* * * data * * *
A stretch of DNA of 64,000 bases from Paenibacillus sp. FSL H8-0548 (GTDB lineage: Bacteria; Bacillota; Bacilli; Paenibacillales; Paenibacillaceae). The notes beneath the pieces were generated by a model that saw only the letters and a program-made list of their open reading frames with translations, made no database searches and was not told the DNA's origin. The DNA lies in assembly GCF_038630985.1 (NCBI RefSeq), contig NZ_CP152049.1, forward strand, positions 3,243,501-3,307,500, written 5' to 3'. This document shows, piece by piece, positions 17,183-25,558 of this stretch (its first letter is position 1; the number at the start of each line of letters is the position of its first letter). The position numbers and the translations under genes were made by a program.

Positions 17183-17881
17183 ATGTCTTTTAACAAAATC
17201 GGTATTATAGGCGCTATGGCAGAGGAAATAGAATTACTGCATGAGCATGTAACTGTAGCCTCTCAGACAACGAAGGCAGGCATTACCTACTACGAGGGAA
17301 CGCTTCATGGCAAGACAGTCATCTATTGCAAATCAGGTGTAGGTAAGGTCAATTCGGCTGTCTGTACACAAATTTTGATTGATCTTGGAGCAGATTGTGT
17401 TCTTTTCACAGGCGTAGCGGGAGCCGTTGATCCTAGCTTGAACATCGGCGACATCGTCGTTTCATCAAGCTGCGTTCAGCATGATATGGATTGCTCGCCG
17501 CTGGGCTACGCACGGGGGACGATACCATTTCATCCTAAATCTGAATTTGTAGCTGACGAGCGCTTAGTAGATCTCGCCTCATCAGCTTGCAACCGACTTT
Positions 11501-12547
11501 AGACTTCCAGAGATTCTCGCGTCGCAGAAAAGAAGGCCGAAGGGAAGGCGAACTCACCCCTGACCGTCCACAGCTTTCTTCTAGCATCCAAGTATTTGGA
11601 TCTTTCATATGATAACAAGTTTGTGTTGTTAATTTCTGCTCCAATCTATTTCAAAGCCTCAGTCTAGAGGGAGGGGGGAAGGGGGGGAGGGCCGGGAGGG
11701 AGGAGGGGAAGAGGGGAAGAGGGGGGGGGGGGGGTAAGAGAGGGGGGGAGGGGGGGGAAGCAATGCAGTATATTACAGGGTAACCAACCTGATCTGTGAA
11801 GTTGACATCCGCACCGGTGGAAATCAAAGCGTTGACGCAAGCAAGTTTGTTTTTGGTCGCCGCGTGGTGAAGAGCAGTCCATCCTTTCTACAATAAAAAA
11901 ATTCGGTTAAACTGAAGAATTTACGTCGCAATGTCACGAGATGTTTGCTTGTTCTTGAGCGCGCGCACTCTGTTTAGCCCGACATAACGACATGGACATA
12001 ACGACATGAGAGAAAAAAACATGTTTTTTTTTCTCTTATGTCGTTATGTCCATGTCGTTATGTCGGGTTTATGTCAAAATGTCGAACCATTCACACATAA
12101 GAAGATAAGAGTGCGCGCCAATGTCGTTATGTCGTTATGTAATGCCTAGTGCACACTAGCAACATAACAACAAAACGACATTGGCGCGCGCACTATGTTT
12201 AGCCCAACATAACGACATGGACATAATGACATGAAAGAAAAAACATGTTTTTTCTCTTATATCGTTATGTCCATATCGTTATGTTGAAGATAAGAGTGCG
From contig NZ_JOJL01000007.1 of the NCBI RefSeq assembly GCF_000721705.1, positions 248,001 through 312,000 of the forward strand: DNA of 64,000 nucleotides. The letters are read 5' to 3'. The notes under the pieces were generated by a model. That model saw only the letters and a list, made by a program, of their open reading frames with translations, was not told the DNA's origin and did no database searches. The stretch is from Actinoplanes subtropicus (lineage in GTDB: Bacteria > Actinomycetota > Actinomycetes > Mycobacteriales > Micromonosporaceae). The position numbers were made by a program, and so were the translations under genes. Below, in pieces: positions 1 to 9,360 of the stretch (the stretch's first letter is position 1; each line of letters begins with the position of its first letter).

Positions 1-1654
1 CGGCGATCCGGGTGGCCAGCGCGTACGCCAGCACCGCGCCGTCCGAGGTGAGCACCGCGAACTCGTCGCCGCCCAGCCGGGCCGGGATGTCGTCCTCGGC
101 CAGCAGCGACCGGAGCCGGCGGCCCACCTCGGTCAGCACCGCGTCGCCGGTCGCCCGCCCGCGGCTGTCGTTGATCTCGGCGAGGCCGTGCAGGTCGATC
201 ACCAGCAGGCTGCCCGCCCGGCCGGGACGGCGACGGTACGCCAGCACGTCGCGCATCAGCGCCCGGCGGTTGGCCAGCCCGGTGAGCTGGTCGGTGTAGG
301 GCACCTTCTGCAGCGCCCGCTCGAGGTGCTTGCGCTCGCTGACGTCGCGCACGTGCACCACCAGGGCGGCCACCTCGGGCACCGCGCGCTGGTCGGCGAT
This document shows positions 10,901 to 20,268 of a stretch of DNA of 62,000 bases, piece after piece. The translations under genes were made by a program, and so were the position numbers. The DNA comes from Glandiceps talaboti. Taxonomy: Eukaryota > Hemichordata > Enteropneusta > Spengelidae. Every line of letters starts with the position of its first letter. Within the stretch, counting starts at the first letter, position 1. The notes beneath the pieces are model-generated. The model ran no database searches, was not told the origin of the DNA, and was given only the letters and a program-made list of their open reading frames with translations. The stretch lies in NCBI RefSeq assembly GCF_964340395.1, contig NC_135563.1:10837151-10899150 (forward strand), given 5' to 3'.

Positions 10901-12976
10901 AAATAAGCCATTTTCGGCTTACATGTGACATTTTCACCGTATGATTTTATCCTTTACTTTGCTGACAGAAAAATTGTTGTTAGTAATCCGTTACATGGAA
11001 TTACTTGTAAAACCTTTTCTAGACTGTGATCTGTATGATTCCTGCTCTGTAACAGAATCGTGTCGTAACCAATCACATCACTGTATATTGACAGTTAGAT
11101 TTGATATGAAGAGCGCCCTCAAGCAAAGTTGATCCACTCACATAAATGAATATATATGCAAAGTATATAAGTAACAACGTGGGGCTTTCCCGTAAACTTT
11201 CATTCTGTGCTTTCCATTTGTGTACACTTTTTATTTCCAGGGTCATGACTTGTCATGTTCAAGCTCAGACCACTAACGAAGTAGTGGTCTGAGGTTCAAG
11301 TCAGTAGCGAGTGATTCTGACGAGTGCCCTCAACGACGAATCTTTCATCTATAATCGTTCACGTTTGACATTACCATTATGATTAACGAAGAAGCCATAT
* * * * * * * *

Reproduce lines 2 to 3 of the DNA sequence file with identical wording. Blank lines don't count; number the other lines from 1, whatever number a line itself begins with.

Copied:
Positions 17183-17881
17183 ATGTCTTTTAACAAAATC